“I had been making something similar but Jeff Hammerbacher had a more complete version. After Jeff combined forces with Alexis Madrigal I thought it best to use the data they had. Since we’ve used Google Sheets to power websites in the past I thought I should spin up a quick service that fetches the sheet data from Google and make it available as JSON for people to use.”  

Why Workers?

“Google often requires an API key or has some strange formatting. I just wanted an array of values that reflected the sheet rows. No long complicated URL. I picked Cloudflare Workers because it works really well as a serverless proxy.

At first the Worker was just a simple proxy, making an API request for every Worker request. Then I added cf: { cacheEverything: true, cacheTtl: 120 } to the fetch() options so Cloudflare could cache the fetch result. Caching the source is great but still requires having to decode, modify and serialize on every request. Some endpoints requested XML from AWS. Since it takes some time to parse really big XML strings we started seeing errors that the process was taking longer than 50ms CPU time. Cloudflare had to (generously) increase our limits to keep things running smoothly.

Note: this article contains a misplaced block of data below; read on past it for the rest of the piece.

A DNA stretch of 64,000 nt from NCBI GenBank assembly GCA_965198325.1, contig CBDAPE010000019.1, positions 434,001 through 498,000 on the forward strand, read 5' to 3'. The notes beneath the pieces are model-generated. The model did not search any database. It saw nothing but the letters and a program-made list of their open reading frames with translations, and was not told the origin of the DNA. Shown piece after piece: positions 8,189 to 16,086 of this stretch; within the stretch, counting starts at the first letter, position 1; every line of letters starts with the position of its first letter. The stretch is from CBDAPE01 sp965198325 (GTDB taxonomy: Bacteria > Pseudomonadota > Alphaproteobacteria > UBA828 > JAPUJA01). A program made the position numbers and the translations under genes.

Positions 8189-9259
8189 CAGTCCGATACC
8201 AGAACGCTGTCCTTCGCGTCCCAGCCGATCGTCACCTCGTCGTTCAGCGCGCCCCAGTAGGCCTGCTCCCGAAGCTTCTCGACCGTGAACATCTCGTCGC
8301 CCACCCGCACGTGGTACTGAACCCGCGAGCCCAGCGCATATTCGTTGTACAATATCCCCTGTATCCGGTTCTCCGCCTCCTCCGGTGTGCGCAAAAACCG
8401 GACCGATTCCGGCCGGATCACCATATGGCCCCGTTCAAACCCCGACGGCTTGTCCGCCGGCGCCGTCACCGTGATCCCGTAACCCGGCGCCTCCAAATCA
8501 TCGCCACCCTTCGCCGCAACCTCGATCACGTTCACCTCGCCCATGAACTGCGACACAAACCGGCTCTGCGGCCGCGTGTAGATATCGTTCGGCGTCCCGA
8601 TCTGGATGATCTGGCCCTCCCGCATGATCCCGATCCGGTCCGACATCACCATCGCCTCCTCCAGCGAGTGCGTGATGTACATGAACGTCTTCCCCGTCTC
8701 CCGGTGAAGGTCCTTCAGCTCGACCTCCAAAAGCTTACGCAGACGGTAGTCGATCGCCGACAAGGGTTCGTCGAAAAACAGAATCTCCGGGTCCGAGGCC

Not wanting consumers of our API to be kept waiting while the servers crunched the data on every request we started using Cloudflare Key Value storage for saving the parsed and serialized result. We put a TTL limit (like an hour) on every file saved to the KV store. On a new request we return the previous generated result from the cache first and then lookup the TTL of the item and if it’s more than 5 minutes old we make a new request and save it to the cache for next time. This way the user gets a fast result before we update an entry. If no user makes a request for an hour the cached item expires and the next request has to wait for a full process before response but that doesn’t happen for the popular endpoint/query options.”